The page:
from <cite>Underfors</cite> For as long as she can remember, Alva has been poised to flee. Though her teenage life in Helsinki seems perfectly, boringly normal, she is constantly pursued by a nameless fear with roots in a childhood of which she can remember nothing. Then Alva is approached by the darkly handsome, leather-clad Nide, who ― as we see in the extract below ― seems able to answer all the questions she’s never known how to ask; he reveals Alva’s true name and birthright and leads her on a journey to Shadowland, a Cimmerian realm deep underneath the city where all the creatures of Nordic folklore have found shelter from the rapaciousness of humankind. As the two descend, however, it soon becomes clear that Nide is not what he claims to be, that Alva’s life is in immediate danger and that the dark and deadly fairytale world trapped under modern Helsinki (known as Helsingfors to Finland-Swedes) is about to be unleashed. Young adult fantasy writer Maria Turtschaninoff (b. 1977) has published three novels to date and counts Philip Pullman, J.R.R. Tolkien, Ursula Le Guin and C.S. Lewis among her favourite authors.


She paused outside the café with her hand on the door handle.

Before and After. If she chose to step inside now a new time would begin, she knew that. A time after After. Was she ready for that? What  would she find in Before?

She would find the truth. The truth about Umbra and Shadowland and everything else she had now glimpsed. The truth about her heritage, identity, roots. Of course she wanted to know those things.

But she might also find the truth about why she had been afraid all her life. The truth about why she couldn’t even think about Before without feeling that familiar jolt of terror running through her body.

The door handle felt cold against the palm of her hand.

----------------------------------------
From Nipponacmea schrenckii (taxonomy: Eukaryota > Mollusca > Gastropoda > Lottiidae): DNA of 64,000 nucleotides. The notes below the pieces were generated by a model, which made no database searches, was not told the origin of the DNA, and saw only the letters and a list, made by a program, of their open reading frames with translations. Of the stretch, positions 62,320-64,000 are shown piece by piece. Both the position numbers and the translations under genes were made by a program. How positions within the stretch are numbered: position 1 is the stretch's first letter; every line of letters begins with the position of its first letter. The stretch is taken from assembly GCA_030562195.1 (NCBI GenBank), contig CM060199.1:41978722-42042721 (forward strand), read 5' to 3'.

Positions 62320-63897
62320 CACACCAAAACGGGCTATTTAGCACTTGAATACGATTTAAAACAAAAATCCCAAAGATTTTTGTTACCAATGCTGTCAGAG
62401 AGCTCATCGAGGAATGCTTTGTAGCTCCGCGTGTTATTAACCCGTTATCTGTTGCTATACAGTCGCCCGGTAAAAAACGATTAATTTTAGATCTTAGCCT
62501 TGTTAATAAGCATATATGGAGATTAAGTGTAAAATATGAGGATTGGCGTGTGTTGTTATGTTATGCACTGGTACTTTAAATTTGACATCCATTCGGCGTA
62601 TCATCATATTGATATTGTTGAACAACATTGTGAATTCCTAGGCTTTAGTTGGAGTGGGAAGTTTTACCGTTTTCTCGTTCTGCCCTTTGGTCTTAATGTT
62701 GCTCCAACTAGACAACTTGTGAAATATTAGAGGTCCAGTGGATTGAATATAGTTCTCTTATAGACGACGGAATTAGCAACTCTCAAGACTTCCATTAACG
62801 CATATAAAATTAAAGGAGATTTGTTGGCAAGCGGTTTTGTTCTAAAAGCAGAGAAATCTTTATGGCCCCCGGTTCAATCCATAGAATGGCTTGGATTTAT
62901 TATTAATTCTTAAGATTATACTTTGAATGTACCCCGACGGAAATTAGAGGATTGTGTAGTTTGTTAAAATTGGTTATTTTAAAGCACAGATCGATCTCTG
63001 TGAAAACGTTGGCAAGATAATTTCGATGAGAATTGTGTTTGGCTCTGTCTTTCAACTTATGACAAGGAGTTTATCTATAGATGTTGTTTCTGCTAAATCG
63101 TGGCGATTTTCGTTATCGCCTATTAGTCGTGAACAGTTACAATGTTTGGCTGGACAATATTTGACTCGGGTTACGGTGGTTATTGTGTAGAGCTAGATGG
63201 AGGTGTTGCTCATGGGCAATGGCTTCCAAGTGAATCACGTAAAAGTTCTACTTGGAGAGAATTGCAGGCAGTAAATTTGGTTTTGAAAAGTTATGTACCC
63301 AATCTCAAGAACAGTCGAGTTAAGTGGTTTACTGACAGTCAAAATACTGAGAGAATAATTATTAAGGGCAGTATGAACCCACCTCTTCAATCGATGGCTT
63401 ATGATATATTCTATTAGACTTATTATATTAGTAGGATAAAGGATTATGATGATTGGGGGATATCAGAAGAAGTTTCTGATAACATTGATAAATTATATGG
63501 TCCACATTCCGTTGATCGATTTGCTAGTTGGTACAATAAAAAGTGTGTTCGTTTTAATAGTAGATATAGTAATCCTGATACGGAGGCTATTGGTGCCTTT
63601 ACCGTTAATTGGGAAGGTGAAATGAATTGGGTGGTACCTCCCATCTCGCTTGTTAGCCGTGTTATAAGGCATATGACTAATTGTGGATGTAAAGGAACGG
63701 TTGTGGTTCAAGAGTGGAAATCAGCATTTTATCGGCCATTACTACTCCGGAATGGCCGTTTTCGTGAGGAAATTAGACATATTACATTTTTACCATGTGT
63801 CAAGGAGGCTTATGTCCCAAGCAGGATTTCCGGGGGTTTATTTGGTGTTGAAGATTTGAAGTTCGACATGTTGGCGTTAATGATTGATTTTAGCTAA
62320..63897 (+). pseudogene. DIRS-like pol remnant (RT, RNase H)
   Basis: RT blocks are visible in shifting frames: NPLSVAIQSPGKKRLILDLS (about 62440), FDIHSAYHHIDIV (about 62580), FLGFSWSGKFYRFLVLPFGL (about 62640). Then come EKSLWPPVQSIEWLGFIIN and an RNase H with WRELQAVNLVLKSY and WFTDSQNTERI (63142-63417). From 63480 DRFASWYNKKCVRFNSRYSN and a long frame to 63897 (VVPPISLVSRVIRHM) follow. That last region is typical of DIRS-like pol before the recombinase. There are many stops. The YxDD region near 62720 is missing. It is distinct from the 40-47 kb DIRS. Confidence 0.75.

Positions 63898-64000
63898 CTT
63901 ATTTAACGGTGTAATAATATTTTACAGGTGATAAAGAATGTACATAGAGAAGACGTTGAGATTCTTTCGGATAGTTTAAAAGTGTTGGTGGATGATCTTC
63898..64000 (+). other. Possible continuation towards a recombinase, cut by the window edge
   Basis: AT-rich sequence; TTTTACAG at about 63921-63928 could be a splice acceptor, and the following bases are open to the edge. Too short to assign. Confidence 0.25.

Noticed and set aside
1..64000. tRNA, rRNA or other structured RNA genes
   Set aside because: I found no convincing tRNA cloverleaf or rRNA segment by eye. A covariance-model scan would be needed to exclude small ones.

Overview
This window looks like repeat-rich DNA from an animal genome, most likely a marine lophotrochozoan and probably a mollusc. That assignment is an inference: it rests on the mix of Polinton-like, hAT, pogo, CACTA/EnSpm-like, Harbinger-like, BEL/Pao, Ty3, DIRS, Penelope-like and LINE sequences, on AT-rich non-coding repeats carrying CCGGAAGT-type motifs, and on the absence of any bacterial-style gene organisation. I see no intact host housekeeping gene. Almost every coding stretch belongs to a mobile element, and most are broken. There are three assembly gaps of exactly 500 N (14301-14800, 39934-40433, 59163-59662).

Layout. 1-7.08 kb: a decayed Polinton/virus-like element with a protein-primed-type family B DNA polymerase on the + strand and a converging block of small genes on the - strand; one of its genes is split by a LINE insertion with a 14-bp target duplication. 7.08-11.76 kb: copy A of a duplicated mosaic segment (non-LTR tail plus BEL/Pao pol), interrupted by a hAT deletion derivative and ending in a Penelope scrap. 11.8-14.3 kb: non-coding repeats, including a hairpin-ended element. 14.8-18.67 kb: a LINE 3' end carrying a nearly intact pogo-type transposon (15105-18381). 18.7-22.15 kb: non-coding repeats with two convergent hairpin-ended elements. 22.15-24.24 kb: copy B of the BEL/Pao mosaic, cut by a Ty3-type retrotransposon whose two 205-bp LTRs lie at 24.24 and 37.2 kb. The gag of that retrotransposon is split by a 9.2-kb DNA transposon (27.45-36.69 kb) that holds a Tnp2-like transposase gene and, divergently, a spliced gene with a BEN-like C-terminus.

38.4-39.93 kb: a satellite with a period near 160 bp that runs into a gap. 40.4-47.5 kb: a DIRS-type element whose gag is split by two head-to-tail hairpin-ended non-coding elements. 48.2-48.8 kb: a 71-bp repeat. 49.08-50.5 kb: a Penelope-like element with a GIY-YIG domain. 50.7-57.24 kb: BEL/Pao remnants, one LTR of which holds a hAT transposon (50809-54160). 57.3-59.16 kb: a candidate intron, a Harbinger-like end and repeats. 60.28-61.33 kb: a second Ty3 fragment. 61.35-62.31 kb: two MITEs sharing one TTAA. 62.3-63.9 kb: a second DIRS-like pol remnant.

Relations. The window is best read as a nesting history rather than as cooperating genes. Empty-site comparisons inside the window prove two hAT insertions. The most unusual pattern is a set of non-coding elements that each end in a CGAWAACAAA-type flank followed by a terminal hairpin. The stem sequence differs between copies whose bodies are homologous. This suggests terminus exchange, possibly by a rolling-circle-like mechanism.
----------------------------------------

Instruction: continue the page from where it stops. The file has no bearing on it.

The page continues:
‘Shall we?’

The voice spoke close to her ear, so close she could feel his warm breath on her neck. He placed his hand next to hers on the door handle and gave a push. The door opened smoothly and Alva was hustled inside by Nide’s body.

He led her to the farthest table and took the chair by the wall. That meant Alva had to take the one facing away from the room and she settled onto it feeling uneasy. She always sat where she could see the exit. Now she felt exposed on two sides because Nide’s eyes never left her, not when the waitress came to take their order, not when the cups of tea were brought to the table. He fixed her with those jet-black, slightly slanted eyes. She was held as if in a vice and couldn’t have got up even if she’d wanted to. 

Not that she wanted to. Why would she want to? She set  her jaw and defiantly stared right back at him.

His dark hair came down to his shoulders, his fringe was  plaited back into a braid and the rest hung loose. His eyebrows were thick and his upper lip completely smooth. His nose was flat and wide and two thick silver rings pierced one of his nostrils; an eyebrow, too, was adorned with a silver barbell with green stone beads. He was tall, so tall he had to sit sideways on his chair because his legs wouldn’t fit under the small wooden table. Instead he stretched them out so they almost touched Alva’s green chair and the studs on his tight leather boots gleamed in the lamplight. Emerging from the sleeves of his leather coat were hands covered with dark hair and more rings than Alva had ever seen on a man. She found guessing his age difficult, she thought eighteen but at times he looked older than that.

‘Do you like what you see, your Highness?

Alva flushed. She had no control of this situation and it threw her off  balance.